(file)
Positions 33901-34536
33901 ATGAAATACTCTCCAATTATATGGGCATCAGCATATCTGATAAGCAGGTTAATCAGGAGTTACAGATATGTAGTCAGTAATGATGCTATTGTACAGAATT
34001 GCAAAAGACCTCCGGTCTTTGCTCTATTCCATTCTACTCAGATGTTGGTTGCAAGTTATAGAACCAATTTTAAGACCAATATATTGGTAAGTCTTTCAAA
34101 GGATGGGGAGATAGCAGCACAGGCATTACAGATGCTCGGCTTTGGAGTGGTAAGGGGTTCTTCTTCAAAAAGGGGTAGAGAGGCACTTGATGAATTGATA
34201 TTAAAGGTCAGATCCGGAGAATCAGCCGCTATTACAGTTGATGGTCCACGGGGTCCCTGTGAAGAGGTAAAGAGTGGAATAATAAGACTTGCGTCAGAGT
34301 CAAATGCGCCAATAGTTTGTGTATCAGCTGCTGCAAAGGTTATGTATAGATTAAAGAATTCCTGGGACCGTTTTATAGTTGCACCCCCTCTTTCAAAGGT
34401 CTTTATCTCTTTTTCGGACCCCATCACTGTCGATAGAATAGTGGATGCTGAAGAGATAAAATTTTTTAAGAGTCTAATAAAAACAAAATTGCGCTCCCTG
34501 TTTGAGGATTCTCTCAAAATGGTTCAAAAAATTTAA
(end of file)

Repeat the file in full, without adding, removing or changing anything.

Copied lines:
Positions 33901-34536
33901 ATGAAATACTCTCCAATTATATGGGCATCAGCATATCTGATAAGCAGGTTAATCAGGAGTTACAGATATGTAGTCAGTAATGATGCTATTGTACAGAATT
34001 GCAAAAGACCTCCGGTCTTTGCTCTATTCCATTCTACTCAGATGTTGGTTGCAAGTTATAGAACCAATTTTAAGACCAATATATTGGTAAGTCTTTCAAA
34101 GGATGGGGAGATAGCAGCACAGGCATTACAGATGCTCGGCTTTGGAGTGGTAAGGGGTTCTTCTTCAAAAAGGGGTAGAGAGGCACTTGATGAATTGATA
34201 TTAAAGGTCAGATCCGGAGAATCAGCCGCTATTACAGTTGATGGTCCACGGGGTCCCTGTGAAGAGGTAAAGAGTGGAATAATAAGACTTGCGTCAGAGT
34301 CAAATGCGCCAATAGTTTGTGTATCAGCTGCTGCAAAGGTTATGTATAGATTAAAGAATTCCTGGGACCGTTTTATAGTTGCACCCCCTCTTTCAAAGGT
34401 CTTTATCTCTTTTTCGGACCCCATCACTGTCGATAGAATAGTGGATGCTGAAGAGATAAAATTTTTTAAGAGTCTAATAAAAACAAAATTGCGCTCCCTG
34501 TTTGAGGATTCTCTCAAAATGGTTCAAAAAATTTAA